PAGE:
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Jane Eyre- Charlotte Brontë

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1 Jane Eyre- Charlotte Brontë la data de Sam Feb 26, 2011 9:12 am

LaLaLand :x

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Cold Silence
Cold Silence
A ten-year-old orphan named Jane Eyre is living with her uncle's family, the Reeds, because her mother and father died of typhus. Jane's aunt, Sarah Reed, dislikes her intensely because she is seen as the enemy to her own children in Mr. Reed's affection. Her uncle died when she was only a few years old, after eliciting a promise from Sarah Reed that she would keep the child and raise her as her own. Her aunt and the three Reed children become physically and emotionally abusive. When violently attacked for no reason by her cousin John, Jane retaliates but is punished for the ensuing fight and is locked in the "red room," the room where Mr. Reed died. As night falls, Jane begins to have visions of her uncle Reed's ghost,and begins to emit panicked screams that rouse the house, but Mrs. Reed will not let her out. Jane faints and Mr. Lloyd, an apothecary, is summoned. He talks with Jane and sympathetically suggests that she should go away to school. No matter what she does she just cannot be accepted by this new family. After two months of waiting for arrangements to be made for her schooling Jane finds out that she will be attending Lowood School For Girls. However, Sarah Reed tells the school's clergyman Mr. Brocklehurst that Jane is a wicked child, ruining future chances of happiness for her niece.
Jane arrives at Lowood Institution, a charity school, with the accusation on her head that she is deceitful. During an inspection, Jane accidentally breaks her slate, and Mr. Brocklehurst, the self-righteous clergyman who runs the school, brands her as a liar and shames her before the entire assembly.
Jane is comforted by her friend, Helen Burns. Miss Temple, a caring teacher, facilitates Jane's self-defence and writes to Mr. Lloyd whose reply agrees with Jane's. Ultimately, Jane is publicly cleared of Mr. Brocklehurst's accusations.
While the Brocklehurst family lives in luxury, the eighty pupils are subjected to cold rooms, poor meals, and thin clothing. Many students fall ill when a typhus epidemic strikes. Jane's friend Helen dies of consumption in her arms.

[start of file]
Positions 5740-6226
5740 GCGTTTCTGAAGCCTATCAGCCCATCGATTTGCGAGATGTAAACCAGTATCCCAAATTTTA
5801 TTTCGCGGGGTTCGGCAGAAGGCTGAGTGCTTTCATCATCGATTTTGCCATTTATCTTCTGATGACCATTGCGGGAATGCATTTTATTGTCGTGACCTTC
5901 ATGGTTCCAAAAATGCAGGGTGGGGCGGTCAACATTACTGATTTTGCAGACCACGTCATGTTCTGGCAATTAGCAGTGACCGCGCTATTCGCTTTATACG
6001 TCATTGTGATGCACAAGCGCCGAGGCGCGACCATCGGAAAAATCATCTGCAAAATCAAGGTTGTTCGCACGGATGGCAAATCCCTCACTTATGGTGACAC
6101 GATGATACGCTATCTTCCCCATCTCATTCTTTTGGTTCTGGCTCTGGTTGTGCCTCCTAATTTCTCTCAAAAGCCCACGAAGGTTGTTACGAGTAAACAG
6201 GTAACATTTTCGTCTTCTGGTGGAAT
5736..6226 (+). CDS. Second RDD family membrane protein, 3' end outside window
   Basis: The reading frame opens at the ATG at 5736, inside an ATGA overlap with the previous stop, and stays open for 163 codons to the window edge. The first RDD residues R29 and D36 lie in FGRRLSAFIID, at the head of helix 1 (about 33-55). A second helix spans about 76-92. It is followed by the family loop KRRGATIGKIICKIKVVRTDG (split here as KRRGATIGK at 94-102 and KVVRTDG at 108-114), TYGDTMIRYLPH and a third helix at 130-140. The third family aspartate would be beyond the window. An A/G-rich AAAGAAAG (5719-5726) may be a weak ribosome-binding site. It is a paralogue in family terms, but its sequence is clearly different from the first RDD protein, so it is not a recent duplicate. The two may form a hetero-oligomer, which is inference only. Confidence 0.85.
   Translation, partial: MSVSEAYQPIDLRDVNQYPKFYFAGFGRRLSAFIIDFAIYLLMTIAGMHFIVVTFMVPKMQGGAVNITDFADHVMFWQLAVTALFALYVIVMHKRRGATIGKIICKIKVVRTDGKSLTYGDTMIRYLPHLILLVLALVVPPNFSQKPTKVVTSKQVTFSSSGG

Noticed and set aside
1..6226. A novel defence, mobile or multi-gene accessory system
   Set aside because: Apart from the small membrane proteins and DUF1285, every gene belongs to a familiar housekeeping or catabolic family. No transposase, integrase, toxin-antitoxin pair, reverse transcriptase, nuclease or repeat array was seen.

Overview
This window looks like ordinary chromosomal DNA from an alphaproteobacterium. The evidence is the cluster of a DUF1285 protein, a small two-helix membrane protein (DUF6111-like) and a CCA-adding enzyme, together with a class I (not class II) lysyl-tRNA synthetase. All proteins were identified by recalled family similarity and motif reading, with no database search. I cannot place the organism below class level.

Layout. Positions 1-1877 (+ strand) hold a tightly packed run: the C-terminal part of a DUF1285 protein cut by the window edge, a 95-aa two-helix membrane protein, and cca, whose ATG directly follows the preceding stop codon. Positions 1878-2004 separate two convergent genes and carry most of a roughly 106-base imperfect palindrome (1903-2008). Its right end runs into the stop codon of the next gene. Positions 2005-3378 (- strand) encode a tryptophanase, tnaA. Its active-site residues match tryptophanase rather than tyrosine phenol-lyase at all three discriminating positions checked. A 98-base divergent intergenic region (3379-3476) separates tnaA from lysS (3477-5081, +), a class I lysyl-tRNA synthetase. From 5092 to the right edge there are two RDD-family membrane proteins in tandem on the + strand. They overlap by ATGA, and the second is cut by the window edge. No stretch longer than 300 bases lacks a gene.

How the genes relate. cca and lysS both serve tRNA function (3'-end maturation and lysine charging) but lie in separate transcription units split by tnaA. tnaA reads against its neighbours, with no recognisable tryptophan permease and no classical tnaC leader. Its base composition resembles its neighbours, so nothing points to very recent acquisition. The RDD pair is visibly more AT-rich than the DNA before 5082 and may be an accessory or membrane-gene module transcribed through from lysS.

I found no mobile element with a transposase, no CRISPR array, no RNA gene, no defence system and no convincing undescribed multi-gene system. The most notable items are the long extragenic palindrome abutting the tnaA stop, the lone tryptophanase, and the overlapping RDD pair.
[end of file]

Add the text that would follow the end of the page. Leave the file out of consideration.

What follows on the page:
When Mr. Brocklehurst's neglect and dishonesty are discovered, several benefactors erect a new building and conditions at the school improve dramatically.
Eight years later, Jane has become a teacher at Lowood, at a salary of 15 pounds per year. After her confidante and friend Miss Temple marries, Jane finds herself longing for liberty, or change or stimulus, or at least for a new servitude. She advertises her services as a governess, and receives only one reply. The reply is from Alice Fairfax, the housekeeper of Thornfield Hall. Jane takes the position of governess for Adèle Varens, a young French girl. Out walking one winter's day, Jane encounters a horseman riding up the road. As his horse comes upon Jane, it slips on the icy road and the rider is thrown. When he rises from the ground he realizes that he has sprained his ankle, at which point in time he calls Jane a witch and accuses her of bewitching his horse. Upon her return to Thornfield Hall, she discovers that the horseman is Edward Rochester, Master of Thornfield Hall. Rochester is a moody, self-willed man nearly twenty years older than Jane, and has travelled the world. Adèle is his ward, the daughter of a French "opera dancer," his former mistress, who raised Adèle to be as vain as herself, caring only to sing and dance and have pretty dresses and toys. Rochester does not believe himself to be Adèle's father, but after her mother abandons her, he brings her to England to raise her there, hoping that more healthy and wholesome circumstances, and a good English education, will rid her of these faults.